3. Shoppers Make It Clear What Sells a Mattress • A 2018 report from The Better Sleep Council provides some beneficial insights about mattress shoppers. For example, 28% of adults 18–34 work or watch TV in bed, which suggests they view a bed as more than just a sleeping platform. • Among adults 35–54, 24% work or watch TV in bed, but 49% experience one or a number of physical pains that often affects their sleep, which indicates why addressing this issue during the sales process is so important. • Older adults 55+ are very clear about why they shop for a new mattress: pain or health issues, 36%; sagging mattress with body impressions, 21%; and poor sleep, 24%.

  4. The Right In-Store Sample and Reliable Delivery Drive Customer Satisfaction • The J.D. Power 2017 Mattress Satisfaction ReportSM revealed Tempur-Pedic moved from #3 on the 2016 list to #1, with an index rating of 887, replacing Sleep Number. • Once they replaced an old mattress, 83% of customers were satisfied with their purchase. They replaced it because it was old/distressed, 51%; they wanted a more comfortable mattress, 37%; and the mattress was of a certain age, 32%. • Other factors driving peak satisfaction were stores with a sample of the mattress customers planned to purchase (an index of 858); purchasing a mattress with an adjustable base (883); delivery when promised (851).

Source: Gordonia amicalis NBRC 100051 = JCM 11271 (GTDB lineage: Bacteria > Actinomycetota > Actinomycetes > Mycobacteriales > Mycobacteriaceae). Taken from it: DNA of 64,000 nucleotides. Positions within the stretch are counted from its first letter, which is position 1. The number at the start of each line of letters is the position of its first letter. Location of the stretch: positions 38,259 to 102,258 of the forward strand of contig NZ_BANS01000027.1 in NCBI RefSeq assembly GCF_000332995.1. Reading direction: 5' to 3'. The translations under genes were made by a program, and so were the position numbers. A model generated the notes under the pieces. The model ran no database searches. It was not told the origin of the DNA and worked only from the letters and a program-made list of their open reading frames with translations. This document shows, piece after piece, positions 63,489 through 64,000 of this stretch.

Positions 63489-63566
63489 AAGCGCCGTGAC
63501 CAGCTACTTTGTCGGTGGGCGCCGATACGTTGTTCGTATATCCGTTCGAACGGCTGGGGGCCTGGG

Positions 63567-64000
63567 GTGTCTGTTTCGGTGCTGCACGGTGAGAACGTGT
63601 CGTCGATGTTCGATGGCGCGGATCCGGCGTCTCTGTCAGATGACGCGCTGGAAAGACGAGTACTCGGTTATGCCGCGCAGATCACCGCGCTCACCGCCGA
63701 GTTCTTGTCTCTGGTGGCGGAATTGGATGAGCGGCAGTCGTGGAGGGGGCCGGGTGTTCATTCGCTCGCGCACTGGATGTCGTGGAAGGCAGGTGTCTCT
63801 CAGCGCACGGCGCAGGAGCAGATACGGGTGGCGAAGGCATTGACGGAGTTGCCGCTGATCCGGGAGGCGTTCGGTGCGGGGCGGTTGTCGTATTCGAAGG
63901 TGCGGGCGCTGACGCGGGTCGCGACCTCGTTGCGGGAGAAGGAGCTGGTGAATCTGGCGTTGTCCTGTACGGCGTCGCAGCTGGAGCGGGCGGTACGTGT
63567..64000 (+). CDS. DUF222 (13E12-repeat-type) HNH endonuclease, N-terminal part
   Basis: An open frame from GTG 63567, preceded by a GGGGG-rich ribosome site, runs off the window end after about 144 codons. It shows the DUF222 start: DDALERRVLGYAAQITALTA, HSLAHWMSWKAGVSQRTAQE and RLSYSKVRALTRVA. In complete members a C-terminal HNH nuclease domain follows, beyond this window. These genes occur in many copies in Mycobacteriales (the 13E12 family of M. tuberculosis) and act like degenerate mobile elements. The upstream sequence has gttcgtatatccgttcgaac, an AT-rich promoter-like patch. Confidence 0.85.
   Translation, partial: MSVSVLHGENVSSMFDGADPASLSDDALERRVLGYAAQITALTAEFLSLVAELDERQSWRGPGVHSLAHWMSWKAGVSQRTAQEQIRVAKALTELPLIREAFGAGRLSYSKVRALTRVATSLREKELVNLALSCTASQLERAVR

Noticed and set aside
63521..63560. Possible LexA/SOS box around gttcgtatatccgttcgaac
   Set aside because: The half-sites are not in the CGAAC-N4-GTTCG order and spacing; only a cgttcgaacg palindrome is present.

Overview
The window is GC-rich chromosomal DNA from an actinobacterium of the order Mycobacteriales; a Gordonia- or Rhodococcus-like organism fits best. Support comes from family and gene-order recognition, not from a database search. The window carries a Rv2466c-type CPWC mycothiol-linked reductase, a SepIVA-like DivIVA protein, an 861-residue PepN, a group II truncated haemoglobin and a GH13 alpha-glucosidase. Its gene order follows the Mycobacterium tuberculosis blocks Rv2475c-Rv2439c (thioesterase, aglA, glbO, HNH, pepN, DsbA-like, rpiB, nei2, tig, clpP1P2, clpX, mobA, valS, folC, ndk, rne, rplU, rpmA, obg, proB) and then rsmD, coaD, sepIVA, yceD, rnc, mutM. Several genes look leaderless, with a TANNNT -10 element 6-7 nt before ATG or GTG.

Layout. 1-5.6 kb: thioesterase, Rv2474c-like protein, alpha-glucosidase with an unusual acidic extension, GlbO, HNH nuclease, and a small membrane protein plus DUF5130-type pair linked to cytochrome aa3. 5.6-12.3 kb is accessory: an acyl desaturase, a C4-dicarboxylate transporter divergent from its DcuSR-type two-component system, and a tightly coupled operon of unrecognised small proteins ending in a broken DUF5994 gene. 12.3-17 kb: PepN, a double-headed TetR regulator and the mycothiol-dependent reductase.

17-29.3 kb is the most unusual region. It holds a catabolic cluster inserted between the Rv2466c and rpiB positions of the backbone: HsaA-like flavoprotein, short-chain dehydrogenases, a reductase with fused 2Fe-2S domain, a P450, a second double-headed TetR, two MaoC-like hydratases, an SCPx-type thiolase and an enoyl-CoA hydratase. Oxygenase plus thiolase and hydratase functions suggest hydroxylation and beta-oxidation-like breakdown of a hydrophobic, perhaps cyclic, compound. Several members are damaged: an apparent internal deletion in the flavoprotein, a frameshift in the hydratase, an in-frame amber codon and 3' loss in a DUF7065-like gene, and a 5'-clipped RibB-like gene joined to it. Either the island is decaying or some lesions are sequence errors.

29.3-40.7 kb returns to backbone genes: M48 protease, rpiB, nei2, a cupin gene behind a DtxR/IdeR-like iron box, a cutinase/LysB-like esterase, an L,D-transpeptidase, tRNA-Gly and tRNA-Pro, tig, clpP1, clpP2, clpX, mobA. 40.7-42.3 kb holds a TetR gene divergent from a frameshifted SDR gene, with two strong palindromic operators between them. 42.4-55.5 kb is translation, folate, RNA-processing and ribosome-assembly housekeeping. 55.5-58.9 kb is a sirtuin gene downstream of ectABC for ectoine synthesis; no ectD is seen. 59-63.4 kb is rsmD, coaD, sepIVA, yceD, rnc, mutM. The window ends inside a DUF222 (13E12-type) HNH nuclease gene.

5. Reports from Manufacturers and Retailers’ Financial Ledgers • For Sleep Number Corporation, 2017 was a record-breaking year, with total annual sales of $1.44 billion, a 10% increase from 2016; however, Q1 2018 sales of $388.6 million was 1% less than Q1 2017, when sales increased 12% from Q1 2016. • Because Mattress Firm discontinued carrying Temper Sealy International’s products during 2017, Temper Sealy’s Q1 2018 sales decreased 10.3%. Without revenues from Mattress Firm, Temper Sealy’s Q1 sales increased 3.0%. • As Mattress Firm proceeds with its turnaround plan, it reported an operating loss of approximately $154 million for the 6 months ending March 31, 2018. It closed 149 stores, opened 16 and acquired 14 franchised stores.